Dynamic Component Removal. Among the situations to handle to enable com- ponent assembly evolution is dynamic component removal. When removing a component from an assembly, the main issue is to ensure that there will not be any functional regression. The third category of systems typically allow a removed component to be replaced by a component which provides compatible services in order for the asssembly to still conform to the architecture. The an- ticipation of the possible evolutions allow these systems to ensure that the new component assembly will still satisfy the validity property that has been checked statically on the architecture at design-time. There are two major interpretations of component compatibility. In most of the systems [22, 2, 5, 3], the components must strictly be compatible: the new component must provide at least all the provided interfaces the removed component did and it cannot require more re- quired interfaces. In [23], compatibility is less restrictive and context-dependent.

If a provided interface from the removed component is not used by another com- ponent in the assembly (not used in this context), the new component is not required to provide this interface (as it is not necesssary in this context). On the other hand, the new component can have extra required interfaces as soon as those interfaces find a compatible provided interface among the components of the assembly. This context-dependent definition of component compatibility allows better adaptability of the component assemblies.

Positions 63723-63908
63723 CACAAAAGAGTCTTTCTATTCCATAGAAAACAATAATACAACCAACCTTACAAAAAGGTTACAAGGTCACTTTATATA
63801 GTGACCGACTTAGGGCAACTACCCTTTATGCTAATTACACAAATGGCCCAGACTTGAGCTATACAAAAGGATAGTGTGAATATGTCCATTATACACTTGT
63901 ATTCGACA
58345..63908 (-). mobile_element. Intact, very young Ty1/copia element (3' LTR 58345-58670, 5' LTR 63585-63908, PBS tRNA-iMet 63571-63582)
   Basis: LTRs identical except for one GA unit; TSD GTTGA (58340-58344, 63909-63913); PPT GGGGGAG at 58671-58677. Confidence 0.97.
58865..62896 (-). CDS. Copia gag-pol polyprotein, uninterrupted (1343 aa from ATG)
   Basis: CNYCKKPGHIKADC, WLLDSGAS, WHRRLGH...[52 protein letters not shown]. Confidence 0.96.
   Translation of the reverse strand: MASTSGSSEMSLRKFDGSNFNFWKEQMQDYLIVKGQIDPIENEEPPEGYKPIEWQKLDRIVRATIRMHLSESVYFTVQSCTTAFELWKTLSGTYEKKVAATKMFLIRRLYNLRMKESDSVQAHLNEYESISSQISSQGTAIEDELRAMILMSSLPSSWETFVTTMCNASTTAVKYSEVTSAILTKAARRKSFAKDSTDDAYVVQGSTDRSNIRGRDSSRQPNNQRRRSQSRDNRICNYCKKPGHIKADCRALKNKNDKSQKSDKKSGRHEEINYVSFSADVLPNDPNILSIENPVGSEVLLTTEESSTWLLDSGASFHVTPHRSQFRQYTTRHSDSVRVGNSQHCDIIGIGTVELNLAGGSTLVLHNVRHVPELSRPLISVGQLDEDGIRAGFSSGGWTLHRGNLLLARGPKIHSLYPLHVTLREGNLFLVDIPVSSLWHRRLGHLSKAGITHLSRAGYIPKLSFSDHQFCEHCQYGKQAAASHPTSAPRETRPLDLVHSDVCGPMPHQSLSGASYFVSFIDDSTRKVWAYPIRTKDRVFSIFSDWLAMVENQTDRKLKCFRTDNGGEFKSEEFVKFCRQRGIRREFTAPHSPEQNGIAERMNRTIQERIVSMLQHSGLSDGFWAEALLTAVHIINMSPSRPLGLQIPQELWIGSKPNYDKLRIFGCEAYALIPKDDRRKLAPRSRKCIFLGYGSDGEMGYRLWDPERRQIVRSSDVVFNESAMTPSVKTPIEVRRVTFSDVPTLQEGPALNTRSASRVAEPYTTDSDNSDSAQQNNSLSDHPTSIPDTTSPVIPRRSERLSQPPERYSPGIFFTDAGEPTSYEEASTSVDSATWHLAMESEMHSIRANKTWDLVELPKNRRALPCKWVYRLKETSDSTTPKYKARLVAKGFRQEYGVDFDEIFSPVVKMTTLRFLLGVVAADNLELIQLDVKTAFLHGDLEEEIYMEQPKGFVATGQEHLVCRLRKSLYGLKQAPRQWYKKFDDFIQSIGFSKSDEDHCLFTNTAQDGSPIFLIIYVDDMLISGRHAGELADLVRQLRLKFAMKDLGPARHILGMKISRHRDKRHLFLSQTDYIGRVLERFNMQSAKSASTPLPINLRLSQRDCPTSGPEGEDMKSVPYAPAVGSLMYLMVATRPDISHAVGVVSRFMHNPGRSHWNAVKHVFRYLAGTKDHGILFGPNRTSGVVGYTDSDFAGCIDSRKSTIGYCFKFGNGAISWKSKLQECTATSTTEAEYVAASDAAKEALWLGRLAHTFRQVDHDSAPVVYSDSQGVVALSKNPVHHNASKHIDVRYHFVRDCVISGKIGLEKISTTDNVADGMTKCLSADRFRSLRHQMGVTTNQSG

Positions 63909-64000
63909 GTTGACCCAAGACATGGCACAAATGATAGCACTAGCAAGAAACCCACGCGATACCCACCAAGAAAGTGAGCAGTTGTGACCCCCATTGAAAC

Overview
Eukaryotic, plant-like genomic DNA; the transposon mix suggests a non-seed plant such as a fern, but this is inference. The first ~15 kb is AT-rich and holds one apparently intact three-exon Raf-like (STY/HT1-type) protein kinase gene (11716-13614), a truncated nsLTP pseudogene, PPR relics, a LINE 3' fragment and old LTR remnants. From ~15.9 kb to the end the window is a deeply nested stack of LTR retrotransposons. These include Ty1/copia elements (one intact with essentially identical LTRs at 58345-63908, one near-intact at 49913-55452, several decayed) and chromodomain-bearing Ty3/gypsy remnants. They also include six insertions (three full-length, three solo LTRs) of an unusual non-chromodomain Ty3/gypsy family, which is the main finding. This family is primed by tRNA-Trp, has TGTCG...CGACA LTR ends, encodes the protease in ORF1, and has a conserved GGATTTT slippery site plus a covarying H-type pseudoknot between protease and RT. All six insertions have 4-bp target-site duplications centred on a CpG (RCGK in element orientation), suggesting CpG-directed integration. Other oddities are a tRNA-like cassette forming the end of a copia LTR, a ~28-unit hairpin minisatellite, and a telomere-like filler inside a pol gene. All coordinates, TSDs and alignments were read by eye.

Discussion. There are two main restrictions to the state of the art solutions to complete a component assembly after a component has been dynamically removed:

1. Anticipating all possible evolutions to include their description in the initial description of the architecture at design-time is not always possible because it requires to know all the situations that may occur in the future of the system.

Ideally, it should be better to try and manage the evolution of software assemblies in an unanticipated way.

2. Replacing the removed software component by a single component is not always possible because it is quite unlikely that a component having com- patible interfaces exist among the potential candidates for substitution. In the more general case when such an adequate component does not exist, it might be interesting to replace the removed component by a set of linked components that together can provide the required services.

Proposing a solution to replace a removed component by an assembly of com- ponents in an unanticipated way while trying as much as possible to guarantee the quality (executability) of the assembly is the initial motivation for the work presented in this paper.


3 Automated and Unanticipated Flexible Component Substitution

In previous work, we proposed [24] and optimized [6] a solution to automatically build component assemblies from components, given a set of functional objec- tives. The building process uses ports, which are extra information we suggest to add to components, and guarantees that the suggested assemblies are complete.

The idea we develop in this paper is to use this building process in order to re-build an assembly after a component has been removed, thus replacing a single component by a whole sub-assembly which is a more flexible solution. This can be done in four steps: (1) removing the target component, (2) removing all the (consequently) dead components, (3) re-build the assembly by adding new components and new bindings until the assembly is complete and (4) checking the validity of the suggested assembly.